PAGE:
Protecting Receivable Checks
The November 6, 2014 appellate decision of HH Computer Systems v. Pacific City Bank is a strong reminder of the need to protect the checks that come into your business to pay you. In HH, an employee who received the mail, over a period of a year, took $650,000.00 in checks to be paid to her employer, and cashed them at various check cashing shops. The opinion described in detail Karen Kane, Inc. v. Bank of America decision where the employee had set up fake companies to which he got the company to pay checks for expenses that never really happened, totaling $760,000.00.
The point of this memo is that these two appellate decisions show that such thefts of employers’ funds are still happening. You need to have systems in place to protect against these two forms of stealing.
When I explain a financial procedure to someone in my office, I tell the person that she or he would not be working for me if I did not trust that person completely. The procedure is in place so that if my employee’s spouse or good friend has a close relative or friend who gets into serious financial trouble, maybe even with a group that will break a leg in order to get paid, my employee could not steal from me, even if he or she decided that he or she had to. Safe systems protect everyone.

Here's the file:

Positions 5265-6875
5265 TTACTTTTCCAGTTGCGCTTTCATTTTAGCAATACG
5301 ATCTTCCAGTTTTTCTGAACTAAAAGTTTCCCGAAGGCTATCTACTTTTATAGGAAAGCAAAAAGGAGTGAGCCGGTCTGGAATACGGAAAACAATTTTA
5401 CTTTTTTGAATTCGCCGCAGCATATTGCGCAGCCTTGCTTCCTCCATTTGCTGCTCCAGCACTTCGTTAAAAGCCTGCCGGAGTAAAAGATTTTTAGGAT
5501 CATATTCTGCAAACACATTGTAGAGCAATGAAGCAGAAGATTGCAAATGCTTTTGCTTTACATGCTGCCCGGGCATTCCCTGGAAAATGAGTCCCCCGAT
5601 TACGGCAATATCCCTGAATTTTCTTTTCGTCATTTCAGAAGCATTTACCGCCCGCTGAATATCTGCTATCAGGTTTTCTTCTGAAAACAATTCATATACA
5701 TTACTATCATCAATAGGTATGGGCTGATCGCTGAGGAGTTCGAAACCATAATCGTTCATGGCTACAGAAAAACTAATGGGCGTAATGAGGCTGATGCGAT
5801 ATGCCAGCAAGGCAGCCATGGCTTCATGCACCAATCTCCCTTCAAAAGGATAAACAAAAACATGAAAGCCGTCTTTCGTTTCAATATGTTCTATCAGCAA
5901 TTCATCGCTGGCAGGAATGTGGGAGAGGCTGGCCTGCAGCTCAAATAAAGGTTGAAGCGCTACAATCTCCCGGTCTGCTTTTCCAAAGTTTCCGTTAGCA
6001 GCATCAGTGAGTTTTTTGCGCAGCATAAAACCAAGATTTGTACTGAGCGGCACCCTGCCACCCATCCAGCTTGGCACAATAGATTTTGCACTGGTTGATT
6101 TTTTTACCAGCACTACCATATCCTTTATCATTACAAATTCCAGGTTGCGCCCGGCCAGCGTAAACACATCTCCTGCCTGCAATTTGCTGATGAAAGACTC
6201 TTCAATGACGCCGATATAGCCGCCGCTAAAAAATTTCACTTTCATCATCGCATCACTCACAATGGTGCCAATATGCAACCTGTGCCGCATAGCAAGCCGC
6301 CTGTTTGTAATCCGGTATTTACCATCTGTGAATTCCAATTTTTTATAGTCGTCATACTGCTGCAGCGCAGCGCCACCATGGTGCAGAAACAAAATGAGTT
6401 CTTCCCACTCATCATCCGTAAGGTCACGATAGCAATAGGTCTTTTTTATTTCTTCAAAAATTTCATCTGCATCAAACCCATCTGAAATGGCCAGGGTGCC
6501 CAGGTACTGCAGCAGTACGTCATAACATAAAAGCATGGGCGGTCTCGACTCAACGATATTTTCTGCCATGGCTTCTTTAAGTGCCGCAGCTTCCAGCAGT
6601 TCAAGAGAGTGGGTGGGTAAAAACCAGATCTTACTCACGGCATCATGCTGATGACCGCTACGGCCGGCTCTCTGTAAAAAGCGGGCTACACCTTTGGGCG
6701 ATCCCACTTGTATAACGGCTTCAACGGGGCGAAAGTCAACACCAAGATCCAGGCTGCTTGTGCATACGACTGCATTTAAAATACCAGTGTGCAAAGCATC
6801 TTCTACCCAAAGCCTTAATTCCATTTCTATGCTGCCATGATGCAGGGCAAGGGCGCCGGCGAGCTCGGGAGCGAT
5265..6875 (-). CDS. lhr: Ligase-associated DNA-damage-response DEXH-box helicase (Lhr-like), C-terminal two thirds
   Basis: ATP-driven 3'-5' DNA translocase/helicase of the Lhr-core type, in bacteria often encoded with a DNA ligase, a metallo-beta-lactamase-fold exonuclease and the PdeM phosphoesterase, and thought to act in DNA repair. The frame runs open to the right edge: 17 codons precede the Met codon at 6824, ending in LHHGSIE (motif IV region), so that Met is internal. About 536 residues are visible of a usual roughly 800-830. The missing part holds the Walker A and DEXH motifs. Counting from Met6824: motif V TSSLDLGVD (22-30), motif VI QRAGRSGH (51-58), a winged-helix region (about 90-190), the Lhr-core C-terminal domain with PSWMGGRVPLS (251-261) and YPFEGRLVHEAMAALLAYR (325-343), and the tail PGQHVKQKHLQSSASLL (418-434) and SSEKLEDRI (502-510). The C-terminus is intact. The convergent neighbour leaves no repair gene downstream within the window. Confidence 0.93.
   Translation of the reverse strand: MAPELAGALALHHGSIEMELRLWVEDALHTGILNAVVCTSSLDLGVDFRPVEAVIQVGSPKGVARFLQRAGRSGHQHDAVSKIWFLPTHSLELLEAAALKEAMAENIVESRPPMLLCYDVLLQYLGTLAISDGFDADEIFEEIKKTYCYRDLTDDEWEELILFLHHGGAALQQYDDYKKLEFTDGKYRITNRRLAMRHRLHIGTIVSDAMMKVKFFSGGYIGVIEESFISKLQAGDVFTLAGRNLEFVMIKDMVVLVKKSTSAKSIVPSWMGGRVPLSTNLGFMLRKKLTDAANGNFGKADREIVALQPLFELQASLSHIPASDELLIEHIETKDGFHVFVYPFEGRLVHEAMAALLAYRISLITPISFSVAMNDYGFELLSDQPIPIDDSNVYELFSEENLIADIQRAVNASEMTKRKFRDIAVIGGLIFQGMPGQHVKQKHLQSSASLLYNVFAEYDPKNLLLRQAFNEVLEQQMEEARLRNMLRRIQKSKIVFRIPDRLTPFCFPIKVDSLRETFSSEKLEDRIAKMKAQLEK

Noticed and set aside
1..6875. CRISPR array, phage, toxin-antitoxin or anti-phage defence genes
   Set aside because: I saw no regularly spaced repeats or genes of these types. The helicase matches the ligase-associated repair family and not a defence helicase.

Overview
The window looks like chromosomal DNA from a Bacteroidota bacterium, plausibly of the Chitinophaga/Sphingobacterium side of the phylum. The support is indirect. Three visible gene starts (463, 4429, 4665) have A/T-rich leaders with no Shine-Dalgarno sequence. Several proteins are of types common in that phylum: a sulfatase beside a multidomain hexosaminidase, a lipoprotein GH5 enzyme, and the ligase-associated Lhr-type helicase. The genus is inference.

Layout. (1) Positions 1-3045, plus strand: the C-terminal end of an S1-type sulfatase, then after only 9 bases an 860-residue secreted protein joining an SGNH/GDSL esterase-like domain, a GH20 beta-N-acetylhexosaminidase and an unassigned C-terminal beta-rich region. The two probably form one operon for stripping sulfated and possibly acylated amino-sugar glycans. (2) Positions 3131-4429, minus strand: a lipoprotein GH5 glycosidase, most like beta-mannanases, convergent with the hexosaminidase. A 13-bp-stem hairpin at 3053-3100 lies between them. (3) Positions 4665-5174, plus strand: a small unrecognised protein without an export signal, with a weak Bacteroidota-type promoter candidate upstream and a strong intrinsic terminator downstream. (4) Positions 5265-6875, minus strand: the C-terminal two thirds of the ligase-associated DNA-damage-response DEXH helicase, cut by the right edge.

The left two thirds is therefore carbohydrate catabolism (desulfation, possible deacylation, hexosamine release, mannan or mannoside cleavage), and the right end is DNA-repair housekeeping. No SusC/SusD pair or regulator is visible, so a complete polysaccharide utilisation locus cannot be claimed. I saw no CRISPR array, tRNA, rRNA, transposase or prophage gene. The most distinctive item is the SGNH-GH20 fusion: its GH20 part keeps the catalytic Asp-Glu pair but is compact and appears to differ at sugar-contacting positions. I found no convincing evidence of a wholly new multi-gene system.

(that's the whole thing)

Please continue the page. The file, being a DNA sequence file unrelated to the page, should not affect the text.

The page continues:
In HH, the employer was trying to obtain reimbursement for his loss from the first bank which received the checks from the employee. The Uniform Commercial Code requires the bank at which the check is deposited to check the endorsement. The UCC also requires the bank on which the check is drawn to check the signature on the front of the check. The intermediary banks which pass the check along are not required to do either. The first bank tried to get out of the lawsuit by arguing that it was not the first bank, because the check cashing shop initially cashed the check. The court held that check cashing shops are not banks. Therefore, the protection for intermediary banks did not cover the first bank.
Check your checks and electronic transfers, incoming and outgoing, receivables and payables. There is no substitute for diligence.